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Audio Geek Zine

Audio Geek Zine
Related:  Sound studies

Technology feature: Noise annoys! - PSNEurope Dr Annie Jamieson (pictured, below) is a postdoctoral researcher at the School of Philosophy, Religion and History of Science at the University of Leeds, whose research into hearing risk and its history focuses specifically on the live music industry. She also conducts regular seminars on the subject, the latest of which was part of the educational programme at PLASA Focus Leeds. Do you feel that the level of awareness of potential for hearing damage is better in pro-audio now than, say, ten years ago? Certainly, in terms of press and social media coverage it seems to have increased in the last year or two following some highly-publicised concerns about MIHD (Music-Induced Hearing Damage) in young people through sustained headphone use. In late 2014 I carried out an online survey of 230 audio professionals; the vast majority (some 98%) are aware of the risk, though almost 20% still never use hearing protection. What should their first action be if they do suspect hearing loss or damage?

Indaba Music Welcome to Mixing! Will Prentice: We need £40m to preserve our unique recorded collection, which, as these five clips show, represents an irreplaceable part of our national heritage Sound recordings have long been an underappreciated part of our national heritage, probably because you can’t see them like a painting or a manuscript. To appreciate their value and meaning you have to play them back and listen to them. But collecting sounds is important. The experience of listening to them is as close to time travel as we’ve ever come. From the rare or iconic to the ephemeral and everyday, recordings give a living picture of the world changing around us. This is urgent: these recordings go back to the late-19th century, and many of the formats on which the sounds were originally captured – such as reel-to-reel, wax cylinders and cassette tapes – are disappearing from production, while some of the older materials themselves are decaying. We estimate that we have just 15 years before substantial parts of this heritage become unlistenable and are lost for all time. If we were to continue digitising the collection at the current rate, it would take 48 years to complete.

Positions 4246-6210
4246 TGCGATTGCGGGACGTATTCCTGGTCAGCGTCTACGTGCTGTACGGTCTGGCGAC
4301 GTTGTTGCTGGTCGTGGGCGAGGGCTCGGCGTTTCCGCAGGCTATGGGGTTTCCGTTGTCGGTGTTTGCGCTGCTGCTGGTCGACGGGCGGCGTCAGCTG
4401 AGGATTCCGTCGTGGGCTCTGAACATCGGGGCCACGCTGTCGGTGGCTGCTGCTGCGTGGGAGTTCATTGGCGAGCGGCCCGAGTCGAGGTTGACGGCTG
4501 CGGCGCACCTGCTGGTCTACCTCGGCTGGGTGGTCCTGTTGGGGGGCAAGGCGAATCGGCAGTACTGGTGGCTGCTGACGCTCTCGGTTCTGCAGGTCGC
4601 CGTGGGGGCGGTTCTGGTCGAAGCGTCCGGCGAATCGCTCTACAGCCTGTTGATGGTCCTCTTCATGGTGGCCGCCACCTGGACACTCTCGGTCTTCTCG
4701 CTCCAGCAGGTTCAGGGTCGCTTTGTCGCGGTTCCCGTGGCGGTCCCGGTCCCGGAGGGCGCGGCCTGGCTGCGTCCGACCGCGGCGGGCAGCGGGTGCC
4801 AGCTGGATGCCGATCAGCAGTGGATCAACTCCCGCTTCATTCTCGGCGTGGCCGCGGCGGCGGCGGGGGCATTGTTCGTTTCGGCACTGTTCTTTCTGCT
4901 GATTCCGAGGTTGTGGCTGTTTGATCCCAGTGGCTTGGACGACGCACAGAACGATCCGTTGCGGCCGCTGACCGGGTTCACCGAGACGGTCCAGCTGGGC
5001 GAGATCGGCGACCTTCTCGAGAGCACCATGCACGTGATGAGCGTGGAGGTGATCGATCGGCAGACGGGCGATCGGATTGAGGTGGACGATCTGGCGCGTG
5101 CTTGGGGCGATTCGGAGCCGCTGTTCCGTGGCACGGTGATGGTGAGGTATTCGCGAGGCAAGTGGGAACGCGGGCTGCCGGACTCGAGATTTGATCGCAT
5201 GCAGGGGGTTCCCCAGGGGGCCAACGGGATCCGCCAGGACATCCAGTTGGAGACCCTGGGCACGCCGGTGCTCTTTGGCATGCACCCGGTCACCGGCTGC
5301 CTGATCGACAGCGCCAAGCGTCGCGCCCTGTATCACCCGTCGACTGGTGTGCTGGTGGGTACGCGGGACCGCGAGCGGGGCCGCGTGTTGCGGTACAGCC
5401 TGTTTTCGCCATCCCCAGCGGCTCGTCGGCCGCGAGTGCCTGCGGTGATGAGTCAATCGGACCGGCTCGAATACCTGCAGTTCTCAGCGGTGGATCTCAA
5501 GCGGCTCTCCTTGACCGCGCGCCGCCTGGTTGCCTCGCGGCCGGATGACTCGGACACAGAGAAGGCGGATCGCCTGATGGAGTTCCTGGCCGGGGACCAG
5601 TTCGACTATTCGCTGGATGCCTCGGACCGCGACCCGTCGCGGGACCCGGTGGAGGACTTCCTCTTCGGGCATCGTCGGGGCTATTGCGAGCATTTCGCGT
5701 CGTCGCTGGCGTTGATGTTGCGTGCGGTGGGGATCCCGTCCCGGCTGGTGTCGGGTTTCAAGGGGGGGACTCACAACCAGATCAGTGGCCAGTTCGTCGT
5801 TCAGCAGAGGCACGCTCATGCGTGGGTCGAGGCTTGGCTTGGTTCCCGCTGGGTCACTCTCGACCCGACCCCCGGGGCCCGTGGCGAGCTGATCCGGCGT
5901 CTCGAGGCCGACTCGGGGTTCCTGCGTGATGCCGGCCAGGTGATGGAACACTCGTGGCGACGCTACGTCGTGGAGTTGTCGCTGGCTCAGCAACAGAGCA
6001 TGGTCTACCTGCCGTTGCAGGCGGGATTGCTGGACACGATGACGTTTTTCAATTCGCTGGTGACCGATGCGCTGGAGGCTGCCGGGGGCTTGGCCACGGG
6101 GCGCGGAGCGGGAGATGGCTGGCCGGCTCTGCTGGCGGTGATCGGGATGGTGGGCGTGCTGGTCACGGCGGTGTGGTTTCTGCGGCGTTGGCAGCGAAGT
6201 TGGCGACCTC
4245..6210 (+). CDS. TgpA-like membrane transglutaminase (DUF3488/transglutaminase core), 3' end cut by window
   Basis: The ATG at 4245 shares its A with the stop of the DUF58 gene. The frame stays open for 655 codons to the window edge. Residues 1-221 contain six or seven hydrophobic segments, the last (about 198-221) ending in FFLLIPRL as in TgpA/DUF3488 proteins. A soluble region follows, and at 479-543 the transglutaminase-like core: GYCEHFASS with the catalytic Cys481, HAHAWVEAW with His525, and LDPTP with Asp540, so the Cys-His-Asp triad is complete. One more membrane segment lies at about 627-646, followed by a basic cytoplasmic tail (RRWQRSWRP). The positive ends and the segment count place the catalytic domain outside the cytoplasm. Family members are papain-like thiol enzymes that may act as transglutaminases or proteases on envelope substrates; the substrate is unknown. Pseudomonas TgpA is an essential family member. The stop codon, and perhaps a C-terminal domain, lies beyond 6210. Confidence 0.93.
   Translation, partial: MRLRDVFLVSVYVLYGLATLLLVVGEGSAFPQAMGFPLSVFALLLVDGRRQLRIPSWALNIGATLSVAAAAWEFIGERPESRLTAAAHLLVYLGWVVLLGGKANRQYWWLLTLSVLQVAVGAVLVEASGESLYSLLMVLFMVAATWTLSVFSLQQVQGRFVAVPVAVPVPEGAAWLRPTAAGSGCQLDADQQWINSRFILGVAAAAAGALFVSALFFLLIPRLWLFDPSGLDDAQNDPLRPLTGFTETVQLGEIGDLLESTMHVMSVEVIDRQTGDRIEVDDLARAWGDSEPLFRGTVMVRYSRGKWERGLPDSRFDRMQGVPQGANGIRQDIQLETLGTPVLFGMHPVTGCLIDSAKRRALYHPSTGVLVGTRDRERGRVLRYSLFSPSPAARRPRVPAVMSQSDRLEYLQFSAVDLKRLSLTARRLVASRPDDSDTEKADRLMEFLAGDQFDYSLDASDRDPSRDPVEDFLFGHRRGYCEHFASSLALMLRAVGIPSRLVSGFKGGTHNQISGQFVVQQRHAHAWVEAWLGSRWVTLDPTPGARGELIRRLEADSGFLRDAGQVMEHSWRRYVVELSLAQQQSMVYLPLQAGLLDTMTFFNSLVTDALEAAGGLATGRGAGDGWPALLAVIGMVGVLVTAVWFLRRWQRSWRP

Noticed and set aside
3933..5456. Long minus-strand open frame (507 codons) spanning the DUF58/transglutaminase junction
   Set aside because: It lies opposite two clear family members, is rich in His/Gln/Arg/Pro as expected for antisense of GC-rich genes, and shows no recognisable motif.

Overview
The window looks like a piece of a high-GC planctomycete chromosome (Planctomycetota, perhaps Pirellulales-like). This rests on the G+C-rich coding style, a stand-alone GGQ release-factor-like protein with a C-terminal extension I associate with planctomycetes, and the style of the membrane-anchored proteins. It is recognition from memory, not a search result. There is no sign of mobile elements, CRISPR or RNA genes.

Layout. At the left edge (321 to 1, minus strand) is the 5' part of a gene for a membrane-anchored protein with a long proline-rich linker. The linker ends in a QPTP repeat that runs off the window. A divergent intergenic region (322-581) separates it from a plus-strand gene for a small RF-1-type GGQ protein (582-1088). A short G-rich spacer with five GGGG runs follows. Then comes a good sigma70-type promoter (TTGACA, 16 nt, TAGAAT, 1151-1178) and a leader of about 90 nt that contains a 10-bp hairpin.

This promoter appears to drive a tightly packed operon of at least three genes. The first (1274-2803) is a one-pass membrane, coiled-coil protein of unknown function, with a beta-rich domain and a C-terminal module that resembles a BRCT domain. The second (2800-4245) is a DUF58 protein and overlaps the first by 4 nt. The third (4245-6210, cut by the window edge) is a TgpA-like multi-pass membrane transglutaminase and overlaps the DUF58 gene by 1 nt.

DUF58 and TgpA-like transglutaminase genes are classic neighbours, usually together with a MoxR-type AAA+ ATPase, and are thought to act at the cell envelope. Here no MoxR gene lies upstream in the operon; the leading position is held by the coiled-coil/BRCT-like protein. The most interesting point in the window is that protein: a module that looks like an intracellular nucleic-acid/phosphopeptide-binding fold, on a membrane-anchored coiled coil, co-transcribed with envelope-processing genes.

Home Recording Show | The Internet's Best Home Recording Podcast Music Industry Blog - Free Music Marketing & Music Business Tips Moulton Laboratories :: From Stereo to Mono and Back The View from 2005: This is less of a problem now, because there aren’t very many mono radios out there any more, and comparatively few mono TVs. However, good studio craft requires that you at least CHECK to see if you’ve created any truly unacceptable sounds. And, unfortunately, this still happens all too often in live television broadcasts, particularly of sports events. But, why worry? The problem is broadcasting, as manifested by two common items: your basic table radio and your basic television. However, assuming you do want to worry, the mono compatibility problem arises because stereo is an illusion, and the components of that illusion don’t necessarily mix together very well into a single signal. Early Techno-Nerds discussed stereo in terms of A and B instead of Left and Right (don’t ask me why), and I’ve gotten in the habit of using these terms too. So just what is an A-B component? But there’s more. So, A-B and A,-B have some interesting characteristics. Wow. Ben